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Beet Juice Lowers Blood Pressure

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Dec. 14, 2012 -- Drinking a glass of beet juice may have an immediate impact on lowering blood pressure, according to a new study.

The study shows that within hours of drinking it, beet juice lowered systolic blood pressure (the top number in a blood pressure reading) by an average of 4-5 points among a small group of healthy men.

Researchers say that drop may seem small, but on a public health level a reduction like that would equate to a 10% reduction in deaths due to heart disease.

“It’s promising that we can see an effect from a single dose,” says researcher Leah Coles, PhD, a research fellow at the Baker IDI Heart and Diabetes Institute in Melbourne, Australia. “That effect might be even greater over the long term if they are drinking it day upon day.”

Beetroot Benefits

Previous studies have shown that beet juice, also known as beetroot juice, can lower blood pressure in a laboratory setting. But researchers say this is the first study to look at the effects of adding beet juice to a heathy person’s diet without making any other diet or lifestyle changes.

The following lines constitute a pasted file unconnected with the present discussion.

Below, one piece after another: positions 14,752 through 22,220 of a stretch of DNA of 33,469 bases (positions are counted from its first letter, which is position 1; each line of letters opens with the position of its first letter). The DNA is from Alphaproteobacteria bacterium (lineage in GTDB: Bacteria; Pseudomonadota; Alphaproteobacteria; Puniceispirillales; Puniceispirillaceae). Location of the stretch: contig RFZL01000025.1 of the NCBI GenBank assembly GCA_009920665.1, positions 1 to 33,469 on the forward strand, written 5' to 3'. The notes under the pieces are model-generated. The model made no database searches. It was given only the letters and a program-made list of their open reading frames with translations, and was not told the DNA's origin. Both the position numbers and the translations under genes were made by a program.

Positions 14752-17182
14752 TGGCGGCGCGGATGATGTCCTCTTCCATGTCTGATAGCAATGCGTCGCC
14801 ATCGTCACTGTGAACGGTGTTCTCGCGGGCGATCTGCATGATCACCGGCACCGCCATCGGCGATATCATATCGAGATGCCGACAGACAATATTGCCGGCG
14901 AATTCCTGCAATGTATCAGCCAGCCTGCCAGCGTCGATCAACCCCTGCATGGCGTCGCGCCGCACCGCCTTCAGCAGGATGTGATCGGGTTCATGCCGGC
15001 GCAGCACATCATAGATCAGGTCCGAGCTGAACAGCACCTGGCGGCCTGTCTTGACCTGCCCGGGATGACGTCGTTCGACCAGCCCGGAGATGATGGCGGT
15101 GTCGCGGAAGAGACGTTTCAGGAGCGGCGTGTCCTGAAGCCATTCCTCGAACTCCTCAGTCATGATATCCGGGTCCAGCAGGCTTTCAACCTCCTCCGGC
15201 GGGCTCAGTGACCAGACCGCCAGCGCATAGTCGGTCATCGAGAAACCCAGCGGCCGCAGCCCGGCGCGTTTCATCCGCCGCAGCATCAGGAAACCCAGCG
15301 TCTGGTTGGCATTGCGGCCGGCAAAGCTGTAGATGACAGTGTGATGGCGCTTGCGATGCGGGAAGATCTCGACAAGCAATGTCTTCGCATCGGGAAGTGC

The results appear in Nutrition Journal.

In the study, 15 men and 15 women drank either 17.6 ounces of a beet juice beverage consisting of about three-fourths beet juice and one-fourth apple juice, or a placebo juice. They were then monitored for 24 hours. The same procedure was repeated two weeks later, with those who drank the placebo on the first round receiving beetroot juice on the second.

Among both men and women, the results showed a trend to lower systolic blood pressure six hours after drinking the beet juice.

But when researchers limited their analysis to men only, they found a significant reduction of about 4.7 points among those who drank the beetroot juice.

Previous studies have also suggested that beetroot’s blood-pressure-lowering effects may not be as strong in women.

In this case, Coles says it may be partially explained by the fact that the women in the study tended to be older, and many were on prescription medications, such as oral contraceptives.

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